EXPERIENCE THE CORNEA CONSULTANTS DIFFERENCE

EXPERIENCE THE CORNEA CONSULTANTS DIFFERENCE

BACTERIAL INFECTION

A bacterial eye infection may be the result of trauma, eye surgery, contact lens wear, immune deficiencies, or other diseases that result in bacterial growth. The two most common bacterial infections of the eye are conjunctivitis, commonly known as pink eye, and blepharitis, a chronic inflammation of the eyelids.

With bacterial conjunctivitis the whites of the eye turn red due to inflammation. It will also burn and give off a yellow discharge or pus; this can harden on your eyelids and lashes overnight and make your eye difficult to open in the morning. There are different forms of conjunctivitis, but the bacterial form is the only one that can be treated with antibiotics. We will prescribe you an antibiotic eye drop to treat pink eye, and you should be completely free of infection in only a few days. With blepharitis, the eye becomes irritated, red and tearing. It often occurs when tiny oil glands around your eyelashes becoming clogged and then become irritated and sore. These eye infections can occur in any age group of patients, and if not treated, benign infections can develop into serious conditions. People who have undergone eye surgery or experienced trauma to the eye are at higher risk for infection. It is important to keep this area very clean in order to reduce the likeliness of contracting this infection.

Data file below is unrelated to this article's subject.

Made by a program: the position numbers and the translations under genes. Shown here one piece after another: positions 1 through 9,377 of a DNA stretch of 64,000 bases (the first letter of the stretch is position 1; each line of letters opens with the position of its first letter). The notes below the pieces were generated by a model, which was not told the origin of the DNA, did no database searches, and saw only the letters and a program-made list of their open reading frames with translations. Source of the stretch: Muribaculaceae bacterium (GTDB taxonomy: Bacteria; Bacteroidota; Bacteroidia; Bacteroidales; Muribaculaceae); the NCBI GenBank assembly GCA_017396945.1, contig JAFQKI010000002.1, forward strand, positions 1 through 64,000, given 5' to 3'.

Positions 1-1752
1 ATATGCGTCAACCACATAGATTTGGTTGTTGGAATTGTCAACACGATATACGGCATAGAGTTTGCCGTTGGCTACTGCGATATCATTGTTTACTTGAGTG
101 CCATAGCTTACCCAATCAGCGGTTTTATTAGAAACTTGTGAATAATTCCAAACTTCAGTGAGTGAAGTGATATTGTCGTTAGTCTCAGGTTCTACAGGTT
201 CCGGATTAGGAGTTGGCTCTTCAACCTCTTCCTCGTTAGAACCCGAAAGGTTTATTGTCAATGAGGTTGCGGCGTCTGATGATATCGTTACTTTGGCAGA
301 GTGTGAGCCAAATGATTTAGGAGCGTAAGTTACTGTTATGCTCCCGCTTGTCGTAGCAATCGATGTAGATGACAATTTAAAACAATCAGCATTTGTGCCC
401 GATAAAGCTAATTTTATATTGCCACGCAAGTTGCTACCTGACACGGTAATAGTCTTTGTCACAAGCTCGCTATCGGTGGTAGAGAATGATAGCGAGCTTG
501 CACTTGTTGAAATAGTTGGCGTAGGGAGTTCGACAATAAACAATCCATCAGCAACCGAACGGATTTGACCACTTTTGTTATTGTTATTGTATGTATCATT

A bacterial infection is diagnosed through a comprehensive eye exam. Based on the severity of the infection, a sample of the bacteria may be sent to pathology for identification. We typically treat the eye using topical anti-infective solutions, like an ointment or eye drops. With any infection, it is important not to rub your eyes; this will contaminate your hands and could spread the infection to others. Many infections, like pink eye, are highly contagious, so hand washing is always recommended throughout the day. It is also important to remember to wash your pillowcases after you are diagnosed in case the infection has spread bacteria. Throwing out your contact lenses and refraining from wearing them until you are done taking antibiotics is necessary for the infection to be fully eradicated.

Albany Medical Center
Department of Ophthalmology - Division of Cornea, Cataract and Refractive Surgery

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